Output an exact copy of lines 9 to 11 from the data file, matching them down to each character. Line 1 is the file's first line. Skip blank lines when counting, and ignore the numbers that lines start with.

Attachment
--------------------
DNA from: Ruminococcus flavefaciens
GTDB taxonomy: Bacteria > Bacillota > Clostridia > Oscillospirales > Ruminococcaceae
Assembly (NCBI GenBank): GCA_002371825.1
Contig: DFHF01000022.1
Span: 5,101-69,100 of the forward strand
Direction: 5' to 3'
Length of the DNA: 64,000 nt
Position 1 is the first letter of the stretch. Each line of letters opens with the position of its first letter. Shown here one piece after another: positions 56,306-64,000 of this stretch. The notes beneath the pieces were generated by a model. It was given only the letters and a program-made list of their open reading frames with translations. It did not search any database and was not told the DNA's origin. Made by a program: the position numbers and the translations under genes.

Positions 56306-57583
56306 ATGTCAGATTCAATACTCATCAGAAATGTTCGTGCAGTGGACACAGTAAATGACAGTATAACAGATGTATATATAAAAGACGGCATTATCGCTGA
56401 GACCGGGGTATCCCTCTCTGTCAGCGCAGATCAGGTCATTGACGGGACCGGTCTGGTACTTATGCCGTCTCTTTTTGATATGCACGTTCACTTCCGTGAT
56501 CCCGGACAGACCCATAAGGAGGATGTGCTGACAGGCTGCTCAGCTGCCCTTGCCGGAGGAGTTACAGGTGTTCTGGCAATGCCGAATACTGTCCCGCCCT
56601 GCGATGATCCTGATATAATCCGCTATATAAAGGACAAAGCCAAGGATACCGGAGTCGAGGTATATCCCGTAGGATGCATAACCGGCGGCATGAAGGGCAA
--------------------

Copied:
Positions 56306-57583
56306 ATGTCAGATTCAATACTCATCAGAAATGTTCGTGCAGTGGACACAGTAAATGACAGTATAACAGATGTATATATAAAAGACGGCATTATCGCTGA
56401 GACCGGGGTATCCCTCTCTGTCAGCGCAGATCAGGTCATTGACGGGACCGGTCTGGTACTTATGCCGTCTCTTTTTGATATGCACGTTCACTTCCGTGAT